Kansas Ruling Fuels Debate on Adequacy of Funding
The Kansas Supreme Court's ruling that the state's public school funding system violates the state constitution could create more questions than answers, fueling the debate between K-12 advocates and politicians elsewhere on the legal amount states must provide for education.
In its March 7 ruling in Gannon v. State of Kansas, the Kansas high court declared the state's K-12 funding system unconstitutional because it treats poor districts inequitably. That conclusion has spurred the legislature to consider how to restore funding to two aid programs for operating and capital budgets.
But the court declined to say whether the system provided inadequate funding, and the justices ordered that the issue be reconsidered by a lower-court panel. That outcome sets up another round of court disputes between the plaintiffs—four school districts and 31 individuals—and the state.
Other states, including Texas and New York, are awaiting key K-12 finance rulings from their own court systems, while a ruling from more than two years ago continues to make waves in Washington state.
In a reference to finance litigation elsewhere in the nation, the Kansas high court directed a lower-court panel to determine adequacy based on parameters set in a 1989 Kentucky ruling, in Rose v. Council for Better Education, on that state's K-12 spending. The Kansas justices also stressed that "total spending is not the touchstone for adequacy in education" as defined in the state constitution.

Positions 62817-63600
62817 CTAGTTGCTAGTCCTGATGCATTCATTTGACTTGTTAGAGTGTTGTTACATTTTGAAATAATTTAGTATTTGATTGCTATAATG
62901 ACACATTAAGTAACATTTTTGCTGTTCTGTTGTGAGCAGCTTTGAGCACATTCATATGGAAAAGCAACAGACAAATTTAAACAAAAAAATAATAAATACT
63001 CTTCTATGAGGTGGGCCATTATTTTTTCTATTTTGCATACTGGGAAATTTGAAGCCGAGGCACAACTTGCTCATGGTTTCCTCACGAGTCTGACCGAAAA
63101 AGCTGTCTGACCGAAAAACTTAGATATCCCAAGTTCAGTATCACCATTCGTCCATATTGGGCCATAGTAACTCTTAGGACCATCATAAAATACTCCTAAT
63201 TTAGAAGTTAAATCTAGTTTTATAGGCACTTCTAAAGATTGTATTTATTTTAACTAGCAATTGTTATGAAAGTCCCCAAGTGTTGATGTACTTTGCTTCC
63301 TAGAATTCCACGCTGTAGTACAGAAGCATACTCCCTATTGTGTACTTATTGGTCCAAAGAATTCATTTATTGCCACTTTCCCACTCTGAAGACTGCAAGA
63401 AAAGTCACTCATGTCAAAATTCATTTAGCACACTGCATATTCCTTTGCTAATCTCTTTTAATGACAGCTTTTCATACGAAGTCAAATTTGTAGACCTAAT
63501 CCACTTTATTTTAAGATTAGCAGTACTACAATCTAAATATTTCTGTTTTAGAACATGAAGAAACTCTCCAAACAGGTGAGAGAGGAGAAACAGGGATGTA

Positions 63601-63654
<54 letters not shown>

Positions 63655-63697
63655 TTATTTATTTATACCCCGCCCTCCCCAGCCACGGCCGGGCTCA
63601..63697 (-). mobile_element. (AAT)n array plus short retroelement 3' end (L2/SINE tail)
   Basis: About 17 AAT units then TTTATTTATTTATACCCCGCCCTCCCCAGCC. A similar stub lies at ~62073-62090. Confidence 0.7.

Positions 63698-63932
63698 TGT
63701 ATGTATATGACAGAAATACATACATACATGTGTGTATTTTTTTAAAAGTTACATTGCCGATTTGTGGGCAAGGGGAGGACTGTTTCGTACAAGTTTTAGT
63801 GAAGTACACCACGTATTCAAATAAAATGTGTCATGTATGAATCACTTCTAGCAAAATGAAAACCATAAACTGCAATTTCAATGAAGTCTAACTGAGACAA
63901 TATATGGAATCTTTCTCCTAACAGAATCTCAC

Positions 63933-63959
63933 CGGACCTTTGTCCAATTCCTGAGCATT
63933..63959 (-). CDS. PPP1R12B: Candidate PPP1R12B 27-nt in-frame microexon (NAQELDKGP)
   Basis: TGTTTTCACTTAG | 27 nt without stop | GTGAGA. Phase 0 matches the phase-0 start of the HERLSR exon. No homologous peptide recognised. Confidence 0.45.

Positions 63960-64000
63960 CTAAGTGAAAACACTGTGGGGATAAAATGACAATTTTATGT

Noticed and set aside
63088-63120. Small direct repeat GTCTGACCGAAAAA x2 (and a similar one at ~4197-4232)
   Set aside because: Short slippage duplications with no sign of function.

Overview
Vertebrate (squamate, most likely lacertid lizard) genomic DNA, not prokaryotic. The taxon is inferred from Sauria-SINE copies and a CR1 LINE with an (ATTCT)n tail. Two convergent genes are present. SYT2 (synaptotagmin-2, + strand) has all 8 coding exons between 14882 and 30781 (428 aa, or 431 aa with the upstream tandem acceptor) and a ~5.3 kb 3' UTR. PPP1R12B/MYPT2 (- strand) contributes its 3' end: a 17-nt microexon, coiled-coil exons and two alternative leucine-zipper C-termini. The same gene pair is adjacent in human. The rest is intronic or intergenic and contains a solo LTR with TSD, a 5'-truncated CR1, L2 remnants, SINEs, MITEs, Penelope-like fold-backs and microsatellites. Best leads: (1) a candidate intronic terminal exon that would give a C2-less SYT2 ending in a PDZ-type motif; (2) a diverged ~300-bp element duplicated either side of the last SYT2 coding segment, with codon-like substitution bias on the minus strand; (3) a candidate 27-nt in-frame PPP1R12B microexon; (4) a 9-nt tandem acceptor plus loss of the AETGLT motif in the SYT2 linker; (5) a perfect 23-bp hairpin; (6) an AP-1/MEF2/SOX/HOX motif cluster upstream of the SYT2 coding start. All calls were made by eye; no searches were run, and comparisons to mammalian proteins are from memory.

Ultimately, the ruling is "kind of frustrating for both sides" and essentially prolongs the battle, said Michael Griffith, a senior school finance analyst with the Denver-based Education Commission of the States. And despite the national headlines the Kansas ruling made, it's far from clear that it will have a broad, long-term impact.
"If you're a parent … and you send your kids to Topeka schools, don't suddenly think your kid is going to have more resources sitting there," Mr. Griffith said.
The Gannon case grew out of what the plaintiffs said was the state's failure to live up to funding promises made in the wake of a 2005 school finance decision, in Montoy v. State of Kansas, which led to a plan to boost K-12 funding. State lawmakers cut funding beginning in fiscal 2010 in the wake of the Great Recession, and the Gannon plaintiffs subsequently sought about $440 million in additional annual funding to match what they said were the Montoy promises.
The state argued that the plaintiffs had no legal standing to sue, and that the Kansas Constitution leaves the specific levels of K-12 funding up to the legislature.
Some funding advocates viewed the latest Kansas decision, which was published earlier this month, as a significant step forward not just for the state, but also for the issue of school funding equity and adequacy around the country.
In a conference call hosted by the Leadership Conference on Civil and Human Rights, Dianne Piché, the director of education programs for the Washington-based group, said the ruling reaffirmed the legacy of the U.S. Supreme Court's decision in Brown v. Board of Education. The historic 1954 ruling, which took its name from a case that originated in Topeka, Kan., struck down racial segregation in public schools.
Ms. Piché said the Gannon decision would improve the lot of disadvantaged students who have been jilted by the state's current funding system.
On the same call, David Sciarra, the executive director of the Newark, N.J.-based Education Law Center, which studies state funding systems, said the ruling should send a clear message to governors and legislators in many states "that simply don't serve the needs of their schoolchildren."
Said John Robb, a lawyer for the plaintiffs in Gannon: "We view this as a huge victory for Kansas kids."